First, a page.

From a lottery player's perspective, one of the most startling aspects of this case is that state lotteries continue to switch over to computerized drawings — the same types of drawing systems that apparently were rigged on multiple occasions.
(See ILLINOIS LOTTERY MOVES TO COMPUTERIZED DRAWINGS, Lottery Post, Sept. 25, 2015.)
Computerized drawings also have been responsible for many "glitches" over the years, in which huge swaths of purchased lottery tickets had no chance of winning a prize because of faulty computer systems.
In 2013, an Arizona Lottery computerized drawing glitch went on for two months, with many tickets having no chance of winning.
In the summer of 2007, the Tennessee Lottery switched from real lottery ball drawings to a computerized drawing system. One month later it was discovered that the computerized drawing system was flawed from the start, with huge numbers of purchased lottery tickets never having a possibility of winning.
In 2005 a California Lottery computerized drawing glitch rendered large numbers of tickets unable to win a prize, and the problem was not fixed for months, when lottery players started seeing that certain numbers were never being chosen.
There are many other examples of computerized drawings with glitches and errors — and now outright rigging.
More than a decade ago, the Lottery Post website first alerted the industry to the issues surrounding computerized lottery drawings in the Petition for True Lottery Drawings.
In the petition, Lottery Post Founder Todd Northrop warned of the dangers of hacking, and specifically that a knowledgeable hacker could disguise even the fact that the drawing system was hacked. Northrop wrote:
Computer hacking is a term that has entered the daily lexicon because of its prevalence within every aspect of computers. Hackers can produce code that goes undetected for long periods of time, and causes unseen problems. Why do the state lotteries think that they are immune from hacking, when some of the most secure computers in the world have been hacked into? Worse, a state employee "on the take" could insert malicious computer code into the drawing process that could specify the exact numbers that are drawn. A crafty programmer could keep this secret for a long time.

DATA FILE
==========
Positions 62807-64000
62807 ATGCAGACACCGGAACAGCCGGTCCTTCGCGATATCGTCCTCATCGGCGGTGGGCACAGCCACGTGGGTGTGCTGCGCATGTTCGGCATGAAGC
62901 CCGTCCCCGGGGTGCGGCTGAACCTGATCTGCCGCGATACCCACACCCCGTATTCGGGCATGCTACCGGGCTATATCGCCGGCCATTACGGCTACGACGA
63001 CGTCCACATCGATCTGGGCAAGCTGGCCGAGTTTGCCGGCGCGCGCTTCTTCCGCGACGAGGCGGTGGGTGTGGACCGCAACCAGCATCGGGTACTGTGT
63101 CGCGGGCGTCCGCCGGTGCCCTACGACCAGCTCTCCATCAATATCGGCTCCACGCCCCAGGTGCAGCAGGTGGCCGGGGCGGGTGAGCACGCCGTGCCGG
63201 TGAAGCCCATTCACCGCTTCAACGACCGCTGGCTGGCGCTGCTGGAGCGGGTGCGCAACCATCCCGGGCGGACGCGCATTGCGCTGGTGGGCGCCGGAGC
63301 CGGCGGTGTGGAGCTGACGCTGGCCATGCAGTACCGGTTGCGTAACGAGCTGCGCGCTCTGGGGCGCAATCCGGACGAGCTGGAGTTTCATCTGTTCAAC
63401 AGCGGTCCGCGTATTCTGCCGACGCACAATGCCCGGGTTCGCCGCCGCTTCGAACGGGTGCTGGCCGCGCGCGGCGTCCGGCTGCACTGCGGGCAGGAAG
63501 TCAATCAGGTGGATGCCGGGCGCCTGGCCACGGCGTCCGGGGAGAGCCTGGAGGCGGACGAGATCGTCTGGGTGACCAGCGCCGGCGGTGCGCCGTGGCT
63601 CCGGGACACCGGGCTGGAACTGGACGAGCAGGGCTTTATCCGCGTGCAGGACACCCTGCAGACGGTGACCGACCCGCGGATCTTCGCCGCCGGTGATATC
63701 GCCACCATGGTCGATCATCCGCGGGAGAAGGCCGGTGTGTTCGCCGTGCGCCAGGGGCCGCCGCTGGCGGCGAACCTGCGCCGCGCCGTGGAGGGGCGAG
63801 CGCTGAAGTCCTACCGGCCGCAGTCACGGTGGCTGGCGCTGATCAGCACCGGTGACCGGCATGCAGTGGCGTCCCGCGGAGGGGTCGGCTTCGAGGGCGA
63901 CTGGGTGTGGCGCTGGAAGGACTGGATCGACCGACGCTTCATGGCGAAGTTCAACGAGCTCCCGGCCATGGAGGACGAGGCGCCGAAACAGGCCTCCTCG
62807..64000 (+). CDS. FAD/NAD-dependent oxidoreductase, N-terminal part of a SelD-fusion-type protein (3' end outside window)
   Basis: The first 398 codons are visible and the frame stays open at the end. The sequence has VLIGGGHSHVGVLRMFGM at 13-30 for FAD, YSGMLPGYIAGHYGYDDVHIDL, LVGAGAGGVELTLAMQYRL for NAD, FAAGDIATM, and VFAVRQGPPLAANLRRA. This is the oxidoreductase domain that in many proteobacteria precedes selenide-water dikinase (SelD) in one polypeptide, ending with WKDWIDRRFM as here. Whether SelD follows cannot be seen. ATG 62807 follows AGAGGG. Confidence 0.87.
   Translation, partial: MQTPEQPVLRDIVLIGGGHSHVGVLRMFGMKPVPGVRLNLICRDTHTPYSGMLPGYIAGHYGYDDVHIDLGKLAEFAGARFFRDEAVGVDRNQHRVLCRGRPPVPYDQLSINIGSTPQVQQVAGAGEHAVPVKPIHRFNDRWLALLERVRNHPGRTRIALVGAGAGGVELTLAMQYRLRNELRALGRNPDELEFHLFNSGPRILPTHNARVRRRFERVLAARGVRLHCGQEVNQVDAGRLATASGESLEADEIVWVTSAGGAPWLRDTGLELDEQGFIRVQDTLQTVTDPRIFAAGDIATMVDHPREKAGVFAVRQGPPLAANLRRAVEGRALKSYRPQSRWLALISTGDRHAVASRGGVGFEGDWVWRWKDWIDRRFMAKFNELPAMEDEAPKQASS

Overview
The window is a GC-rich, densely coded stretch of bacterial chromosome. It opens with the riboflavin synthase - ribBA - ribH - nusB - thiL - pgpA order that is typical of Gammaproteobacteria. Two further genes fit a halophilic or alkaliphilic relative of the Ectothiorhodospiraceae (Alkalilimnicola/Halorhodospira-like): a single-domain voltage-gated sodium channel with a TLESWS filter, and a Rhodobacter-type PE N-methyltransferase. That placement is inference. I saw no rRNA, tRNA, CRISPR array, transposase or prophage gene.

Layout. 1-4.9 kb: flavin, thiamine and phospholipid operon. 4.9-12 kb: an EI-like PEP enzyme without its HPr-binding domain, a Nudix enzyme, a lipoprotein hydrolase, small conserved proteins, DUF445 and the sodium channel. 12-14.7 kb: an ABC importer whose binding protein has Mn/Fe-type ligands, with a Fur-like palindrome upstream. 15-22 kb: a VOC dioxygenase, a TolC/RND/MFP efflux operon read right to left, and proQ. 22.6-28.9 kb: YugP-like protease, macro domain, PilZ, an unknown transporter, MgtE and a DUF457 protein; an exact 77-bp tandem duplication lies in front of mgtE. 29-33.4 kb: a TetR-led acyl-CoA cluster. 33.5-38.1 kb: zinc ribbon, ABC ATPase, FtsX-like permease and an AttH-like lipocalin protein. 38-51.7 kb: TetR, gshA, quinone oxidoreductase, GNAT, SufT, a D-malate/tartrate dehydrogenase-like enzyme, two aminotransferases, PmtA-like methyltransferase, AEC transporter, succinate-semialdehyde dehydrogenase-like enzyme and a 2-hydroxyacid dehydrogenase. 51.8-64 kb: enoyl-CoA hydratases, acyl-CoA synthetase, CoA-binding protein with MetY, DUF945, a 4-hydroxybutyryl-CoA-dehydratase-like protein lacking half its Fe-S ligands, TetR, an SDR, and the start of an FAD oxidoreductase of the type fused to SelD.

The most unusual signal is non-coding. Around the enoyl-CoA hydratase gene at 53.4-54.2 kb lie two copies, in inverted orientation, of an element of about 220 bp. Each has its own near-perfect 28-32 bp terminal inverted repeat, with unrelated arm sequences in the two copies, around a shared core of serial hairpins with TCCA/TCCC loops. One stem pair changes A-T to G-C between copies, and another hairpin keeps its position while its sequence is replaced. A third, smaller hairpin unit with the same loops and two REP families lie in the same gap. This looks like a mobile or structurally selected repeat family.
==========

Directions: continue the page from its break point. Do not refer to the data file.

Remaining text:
While it is good news that the state lotteries are pursuing criminals who rig computerized drawings and fraudulently claim prizes, that is essentially shutting the barn door after the horse has escaped.
How many millions of dollars were spent by lottery players with no chance of winning because the jackpot was rigged?
Why do state lotteries continue trying to save "small potatoes" money by ditching real lottery ball drawings, knowing the terrible industry record with regard to computerized drawings?
Most importantly, will lottery players speak loudly with their wallets, financially forcing the state lotteries to bring back real lottery ball drawings?
There are indeed some state lotteries employing the very best in open and transparent drawing procedures. (See Texas Lottery drawings inspire confidence, Lottery Post, Aug. 2, 2009.)
There is also one state that did bring back real lottery ball drawings for some of its drawings. (See Want to be on TV? Hoosier Lottery searches for on-air draw talent, Lottery Post, July 26, 2013.)
But it may take tremendous financial pressure from lottery players of all stripes to force state lotteries that employ computerized drawings to see the error of their ways. Will that ever happen? Perhaps it depends on how angry and determined lottery players get over wasting their money on tickets with no chance of winning.
VIDEO: Watch the press conference